Briefing Notes

Briefing Notes

Introducing a new a new type of article aimed at practitioners

Welcome to Briefing Notes - a new type of article. Consistent with Buildings & Cities' objectives, Briefing Notes aim to make research topics more accessible and relevant to the end users of research: practitioners, clients, occupants and policymakers. Briefing Notes will provide readers with a concise summary, in plain English, of a what is known in a particular research field or topic and how to act on the results available.

Briefing notes will contain collated, research-based information about the built environment intended to support complex decisions made by the wide range of actors involved in its regulation, design, construction, operation, management, renewal and redevelopment. The scope of the notes will be multi-scale, multi-domain and life cycle oriented.

Practitioner Panel
An international Practitioner Panel will advise on strategic issues and the content of Briefing Notes:

  • Identifying and prioritising topics for commissioning Briefing Notes
  • Commenting on individual drafts and supporting the reviewing process, particularly on the relevance for practitioner implications and clarity of communication
  • Connecting and promoting Briefing Notes to “communities of practice” 

To ensure their robustness and value, Briefing Notes will be peer-reviewed just like other papers B&C publishes. However, due to their important role in knowledge transfer/exchange, Briefing Notes will have two broad types of reviewers:

  • researchers (to ensure that the results cited are robust) and
  • end-user practitioners (to ensure that the advice offered is sound and can be acted on).

List of Briefing Papers

Urban microclimate in temperate climates: a summary for practitioners

Rohinton Emmanuel

A summary is presented of current knowledge and key considerations in urban climate mitigation that have a bearing on planning practice in temperate climates. Urban climate is the intended or unintended local climate consequence of planning decisions at the street, neighbourhood and even city scales. Such local climate change adds to the changing global climate, where it both interacts with as well as exacerbates the human, energy, built environment and urban consequences of climate change. Although a relatively new field of study, knowledge about urban climate has sufficiently grown in recent decades to be of practical value to decision-making in the design and planning arenas. The climatic, wellbeing and carbon impacts of urban climate change are summarised along with best practices in mitigation and their relative merits. Key action points involve mapping heat vulnerability as well as enhancing heat resilience. It is hoped this briefing note will raise awareness of the wide range of issues involved in responding to the urban climate anomaly, whether in planning new districts or infilling existing ones.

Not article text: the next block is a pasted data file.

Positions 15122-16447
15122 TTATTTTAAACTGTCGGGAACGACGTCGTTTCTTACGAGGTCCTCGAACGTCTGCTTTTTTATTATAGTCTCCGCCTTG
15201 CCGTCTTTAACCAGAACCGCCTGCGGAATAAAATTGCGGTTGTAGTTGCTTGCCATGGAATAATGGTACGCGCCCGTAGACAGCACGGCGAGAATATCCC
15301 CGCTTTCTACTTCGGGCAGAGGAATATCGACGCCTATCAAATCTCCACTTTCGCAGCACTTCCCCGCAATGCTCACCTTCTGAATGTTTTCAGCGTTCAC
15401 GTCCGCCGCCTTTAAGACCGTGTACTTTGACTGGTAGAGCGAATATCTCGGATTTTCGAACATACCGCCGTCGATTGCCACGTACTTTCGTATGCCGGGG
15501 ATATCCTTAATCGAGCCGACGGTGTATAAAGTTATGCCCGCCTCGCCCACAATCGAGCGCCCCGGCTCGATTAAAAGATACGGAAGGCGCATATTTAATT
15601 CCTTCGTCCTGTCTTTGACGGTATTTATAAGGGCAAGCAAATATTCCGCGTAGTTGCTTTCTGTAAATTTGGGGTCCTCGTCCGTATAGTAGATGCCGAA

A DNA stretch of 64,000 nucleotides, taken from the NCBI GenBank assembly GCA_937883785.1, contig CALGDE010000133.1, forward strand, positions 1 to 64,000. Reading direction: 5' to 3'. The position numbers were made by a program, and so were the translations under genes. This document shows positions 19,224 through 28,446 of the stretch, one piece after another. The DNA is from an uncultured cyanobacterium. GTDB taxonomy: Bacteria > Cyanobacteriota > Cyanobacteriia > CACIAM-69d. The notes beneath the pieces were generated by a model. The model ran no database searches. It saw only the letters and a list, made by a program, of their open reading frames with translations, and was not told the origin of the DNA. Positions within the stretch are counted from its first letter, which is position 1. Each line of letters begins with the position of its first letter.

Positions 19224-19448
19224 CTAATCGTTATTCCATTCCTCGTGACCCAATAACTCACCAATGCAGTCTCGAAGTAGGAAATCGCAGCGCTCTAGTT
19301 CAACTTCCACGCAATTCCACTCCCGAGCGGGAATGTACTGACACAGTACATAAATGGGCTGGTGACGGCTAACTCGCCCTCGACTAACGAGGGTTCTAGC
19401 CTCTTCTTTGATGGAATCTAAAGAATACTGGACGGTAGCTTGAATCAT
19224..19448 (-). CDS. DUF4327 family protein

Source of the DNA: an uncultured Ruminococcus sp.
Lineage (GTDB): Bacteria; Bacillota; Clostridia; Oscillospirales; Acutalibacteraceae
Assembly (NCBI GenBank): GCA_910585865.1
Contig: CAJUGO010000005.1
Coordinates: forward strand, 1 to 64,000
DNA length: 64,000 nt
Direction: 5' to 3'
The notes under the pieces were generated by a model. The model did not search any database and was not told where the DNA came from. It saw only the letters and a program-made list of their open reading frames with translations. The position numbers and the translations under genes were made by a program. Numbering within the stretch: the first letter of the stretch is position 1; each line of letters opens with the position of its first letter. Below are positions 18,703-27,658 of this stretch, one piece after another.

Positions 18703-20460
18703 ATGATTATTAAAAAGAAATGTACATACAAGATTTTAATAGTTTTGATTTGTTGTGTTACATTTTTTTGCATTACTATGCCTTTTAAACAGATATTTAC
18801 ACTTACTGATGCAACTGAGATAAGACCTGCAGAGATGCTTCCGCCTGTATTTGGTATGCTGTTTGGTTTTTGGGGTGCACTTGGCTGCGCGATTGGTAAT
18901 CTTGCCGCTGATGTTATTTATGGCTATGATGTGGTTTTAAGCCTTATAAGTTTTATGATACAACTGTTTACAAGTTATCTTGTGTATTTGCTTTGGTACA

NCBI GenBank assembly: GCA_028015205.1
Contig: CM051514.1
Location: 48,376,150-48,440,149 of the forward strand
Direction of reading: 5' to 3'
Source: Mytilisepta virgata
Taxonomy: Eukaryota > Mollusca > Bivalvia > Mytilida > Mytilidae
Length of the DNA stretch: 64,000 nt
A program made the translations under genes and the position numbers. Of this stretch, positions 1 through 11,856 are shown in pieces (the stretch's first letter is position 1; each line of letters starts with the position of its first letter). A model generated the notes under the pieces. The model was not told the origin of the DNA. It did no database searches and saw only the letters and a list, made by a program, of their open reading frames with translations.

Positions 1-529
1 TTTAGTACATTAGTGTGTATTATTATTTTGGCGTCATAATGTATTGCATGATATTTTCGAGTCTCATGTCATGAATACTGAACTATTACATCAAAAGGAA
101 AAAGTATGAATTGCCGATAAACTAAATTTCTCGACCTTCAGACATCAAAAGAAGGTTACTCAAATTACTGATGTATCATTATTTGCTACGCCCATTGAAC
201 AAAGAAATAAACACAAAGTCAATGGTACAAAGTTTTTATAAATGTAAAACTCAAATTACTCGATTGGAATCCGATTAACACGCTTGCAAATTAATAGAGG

KEYWORDS: cities, climate change, climate-sensitive design, heat stress, microclimate, thermal comfort, urban climate, urban form, urban heat island, urban planning

Summertime overheating in dwellings in temperate climates

Kevin J. Lomas

Summertime overheating in both new and existing dwellings is widespread and increasing, even in temperate climates. There is an urgent need to solve the problem. Flats (apartments) and small dwellings, especially those in cities, are particularly at risk. Elderly and vulnerable people are particularly affected. This briefing note presents current knowledge about this problem and what might be done about it. It is directed at planners, designers, policymakers as well as local authorities, housing associations and other organisations that manage stocks of dwellings.

  • The research community and others have revealed the extent, severity and causes of summertime overheating in dwellings.
  • Flats (apartments), even in temperate climates, are particularly at risk of overheating. But methods of construction and refurbishment and global warming are making the problem worse.
  • Overheating affects mortality and morbidity, with the elderly and vulnerable particularly affected.
  • Well-established passive heat-protection measures can, in most cases, prevent or remove the problem.
  • Examples of good design practice are being verified through monitoring and occupant experience surveys.
  • Professionals concerned with the design and refurbishment of dwellings must now focus on keeping them cool in summer as well as warm in winter.

KEYWORDS: apartments; design; dwellings; flats; housing; inhabitants; overheating; refurbishment; thermal comfort; vulnerability

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